I don’t watch reality shows, for the most part, and I haven’t watched The Learning Channel‘s new reality offering called All-American Muslim. From what I understand, after the first couple of episodes, the show is not getting good reviews.

David Caton of the Florida Family Association

But it is getting a lot of attention, thanks in large part to the Florida Family Association’s campaign to get advertisers to pull existing ads and not agree to advertise on the show in the future. Of course, FFA’s campaign has nothing to do with the quality of the program, and everything to do with David Caton‘s anti-Muslim bigotry.

Caton, who is executive director — and the only staff member — for FFA, claims All-American Muslim is “propaganda clearly designed to counter legitimate and present-day concerns about many Muslims who are advancing Islamic fundamentalism and Sharia law.  The show profiles only Muslims that appear to be ordinary folks while excluding many Islamic believers whose agenda poses a clear and present danger to liberties and traditional values that the majority of Americans cherish.”

TLC’s website for All-American Muslim explains that the show takes a look at life in Dearborn, Michigan — home to the largest mosque in the United States — through the lens of five Muslim American families.” One of the men on the show, Mike Jaafar, is a deputy chief sheriff, something Caton apparently takes great exception to. On the FFA website, Caton says, “One of the most troubling scenes occurred at the introduction of the program when a Muslim police officer stated ‘I really am American.  No ifs and or buts about it.'”

Personally, I don’t see anything particularly troubling about a deputy chief sheriff making such a declaration, but Caton says Jaafar’s statement is “damage control for the Dearborn Police who have arrested numerous Christians including several former Muslims for peacefully preaching Christianity.”

Anyway, Caton claims FFA’s efforts have convinced Lowe’s and Kayak.com to pull their advertising from the TLC program. I don’t know about Lowe’s, but Robert Birge, chief marketing officer for Kayak.com, said his company’s decision regarding advertising on the program had nothing to do with Caton and the FFA; he said the company would no longer advertise on the program because All-American Muslim “sucked.” He also said TLC had misled his company about the content of the program, and that Kayak.com had not actually pulled advertising but instead had decided not to renew advertising on the program, according to this report by Reuters.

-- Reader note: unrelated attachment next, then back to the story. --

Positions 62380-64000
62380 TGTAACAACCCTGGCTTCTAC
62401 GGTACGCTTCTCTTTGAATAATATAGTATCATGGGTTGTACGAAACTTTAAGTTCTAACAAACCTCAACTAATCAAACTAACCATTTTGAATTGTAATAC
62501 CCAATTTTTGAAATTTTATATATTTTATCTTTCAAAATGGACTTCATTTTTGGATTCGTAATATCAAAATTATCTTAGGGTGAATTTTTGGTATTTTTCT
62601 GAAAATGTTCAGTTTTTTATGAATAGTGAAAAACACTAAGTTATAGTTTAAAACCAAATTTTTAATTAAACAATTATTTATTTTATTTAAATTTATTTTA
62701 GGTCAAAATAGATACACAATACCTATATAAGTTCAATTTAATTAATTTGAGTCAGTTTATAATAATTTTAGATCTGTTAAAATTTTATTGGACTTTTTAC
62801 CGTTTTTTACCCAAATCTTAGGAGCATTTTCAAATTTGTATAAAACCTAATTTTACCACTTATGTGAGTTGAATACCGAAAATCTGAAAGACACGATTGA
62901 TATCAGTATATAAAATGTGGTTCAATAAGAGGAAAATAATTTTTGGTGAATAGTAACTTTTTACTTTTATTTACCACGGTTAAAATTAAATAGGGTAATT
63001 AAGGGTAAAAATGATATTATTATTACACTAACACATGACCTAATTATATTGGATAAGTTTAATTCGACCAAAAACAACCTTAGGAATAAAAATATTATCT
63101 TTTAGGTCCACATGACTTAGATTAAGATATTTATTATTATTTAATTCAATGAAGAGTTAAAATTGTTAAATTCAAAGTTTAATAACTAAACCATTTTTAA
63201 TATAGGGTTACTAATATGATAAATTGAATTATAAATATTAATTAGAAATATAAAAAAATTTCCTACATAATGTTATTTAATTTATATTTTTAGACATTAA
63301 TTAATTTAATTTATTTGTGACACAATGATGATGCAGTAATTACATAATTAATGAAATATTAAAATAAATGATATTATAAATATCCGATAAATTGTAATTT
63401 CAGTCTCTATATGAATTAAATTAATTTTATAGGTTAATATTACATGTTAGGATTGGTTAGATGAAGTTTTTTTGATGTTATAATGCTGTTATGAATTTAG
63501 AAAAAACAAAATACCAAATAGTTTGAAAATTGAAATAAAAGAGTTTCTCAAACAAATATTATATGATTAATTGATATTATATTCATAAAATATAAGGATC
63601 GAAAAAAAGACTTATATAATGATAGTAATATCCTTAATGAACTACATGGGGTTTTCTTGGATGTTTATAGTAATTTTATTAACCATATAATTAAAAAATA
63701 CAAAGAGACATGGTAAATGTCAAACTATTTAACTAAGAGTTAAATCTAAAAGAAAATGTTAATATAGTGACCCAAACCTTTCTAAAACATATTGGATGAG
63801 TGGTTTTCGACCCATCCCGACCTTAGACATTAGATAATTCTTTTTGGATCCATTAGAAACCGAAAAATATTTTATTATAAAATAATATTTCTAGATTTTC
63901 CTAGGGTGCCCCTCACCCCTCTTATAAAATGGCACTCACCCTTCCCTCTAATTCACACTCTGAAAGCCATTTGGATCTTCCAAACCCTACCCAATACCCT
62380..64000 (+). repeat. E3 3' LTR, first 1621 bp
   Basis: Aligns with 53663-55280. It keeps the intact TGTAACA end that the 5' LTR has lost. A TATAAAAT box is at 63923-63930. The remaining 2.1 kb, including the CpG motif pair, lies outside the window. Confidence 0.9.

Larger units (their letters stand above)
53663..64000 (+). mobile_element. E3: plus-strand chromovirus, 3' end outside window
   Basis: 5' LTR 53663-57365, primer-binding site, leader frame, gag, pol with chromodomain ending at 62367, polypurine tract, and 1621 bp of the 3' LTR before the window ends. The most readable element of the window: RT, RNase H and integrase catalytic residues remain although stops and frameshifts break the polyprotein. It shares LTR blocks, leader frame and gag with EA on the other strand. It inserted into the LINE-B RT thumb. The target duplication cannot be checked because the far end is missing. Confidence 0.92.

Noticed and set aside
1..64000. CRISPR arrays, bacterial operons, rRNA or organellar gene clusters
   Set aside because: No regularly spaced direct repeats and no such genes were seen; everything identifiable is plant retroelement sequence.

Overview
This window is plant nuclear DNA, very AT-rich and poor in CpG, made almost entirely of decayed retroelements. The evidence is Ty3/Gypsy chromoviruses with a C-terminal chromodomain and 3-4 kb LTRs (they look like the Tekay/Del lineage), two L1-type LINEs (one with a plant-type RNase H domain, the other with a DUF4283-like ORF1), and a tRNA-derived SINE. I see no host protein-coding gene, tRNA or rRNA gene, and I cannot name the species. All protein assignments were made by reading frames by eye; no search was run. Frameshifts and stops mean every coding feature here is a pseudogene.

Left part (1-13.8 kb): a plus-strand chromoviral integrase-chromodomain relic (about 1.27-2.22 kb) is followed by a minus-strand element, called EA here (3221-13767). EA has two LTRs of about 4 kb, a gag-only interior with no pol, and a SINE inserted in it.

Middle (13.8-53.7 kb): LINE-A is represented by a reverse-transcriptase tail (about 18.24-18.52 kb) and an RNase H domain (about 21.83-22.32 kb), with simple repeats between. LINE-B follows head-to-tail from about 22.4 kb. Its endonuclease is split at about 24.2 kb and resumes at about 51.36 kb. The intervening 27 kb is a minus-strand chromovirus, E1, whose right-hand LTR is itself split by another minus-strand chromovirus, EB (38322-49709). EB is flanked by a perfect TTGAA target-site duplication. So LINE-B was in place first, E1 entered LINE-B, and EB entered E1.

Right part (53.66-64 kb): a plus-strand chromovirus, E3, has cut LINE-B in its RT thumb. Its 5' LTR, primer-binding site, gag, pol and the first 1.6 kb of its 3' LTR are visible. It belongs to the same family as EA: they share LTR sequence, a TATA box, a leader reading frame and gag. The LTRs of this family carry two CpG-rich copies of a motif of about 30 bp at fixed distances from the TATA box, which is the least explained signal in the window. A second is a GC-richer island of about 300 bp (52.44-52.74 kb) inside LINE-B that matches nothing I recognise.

So by now you may be wondering why an LGBT news site is reporting on a boycott of a show about Muslims. I mean, the Islamic faith is not known for its progressive stance on LGBT issues.

The reason, actually, is simple: Bigotry is bigotry is bigotry. The right-winger that is so up in arms about a TV program possibly showing Muslim people in a positive light is the same right-winger who made a name for himself fighting LGBT rights.

As this report by Samuel G. Freedman at NYTimes.com notes, Caton was trying to ban one of the first high school Gay Straight Alliances way back in the mid-1990s. He also campaigned in favor of Florida’s anti-gay-marriage constitutional amendment and against LGBT rights ordinances in Tampa. He even targeted a specific individual, the Times piece notes, by trying to get the state of Florida to fire a gay man who worked in the state attorney general’s office.

(The Times piece also says that Caton set up the FFA after breaking away from “the more mainstream” American Family Association. If the AFA is more mainstream than he is, that should tell you something about how very very far our in right field Caton is.)

Other campaigns underway at Caton’s website include an effort to get folks to take Mars candy company and its subsidiary, Wrigley, as well as the Hasbro toy company for advertising their products during the show Degrassi on Teen Nick because Degrassi “promotes the homosexual and transgender lifestyle and other inappropriate behavior.”

The point is, David Caton is just, as Muslim author Wajahat Ali told the Times, “one fringe individual with an e-mail list” and a “poorly-made website.” And yet, he is getting attention, getting people to do what he says, and possibly swaying the business decisions of huge companies just by playing on people’s prejudices and fears. And again, bigotry is bigotry is bigotry, whether it is bigotry against a religion, a sexual orientation, a gender identity or the color of someone’s hair. It’s all the same, and it hurts us all.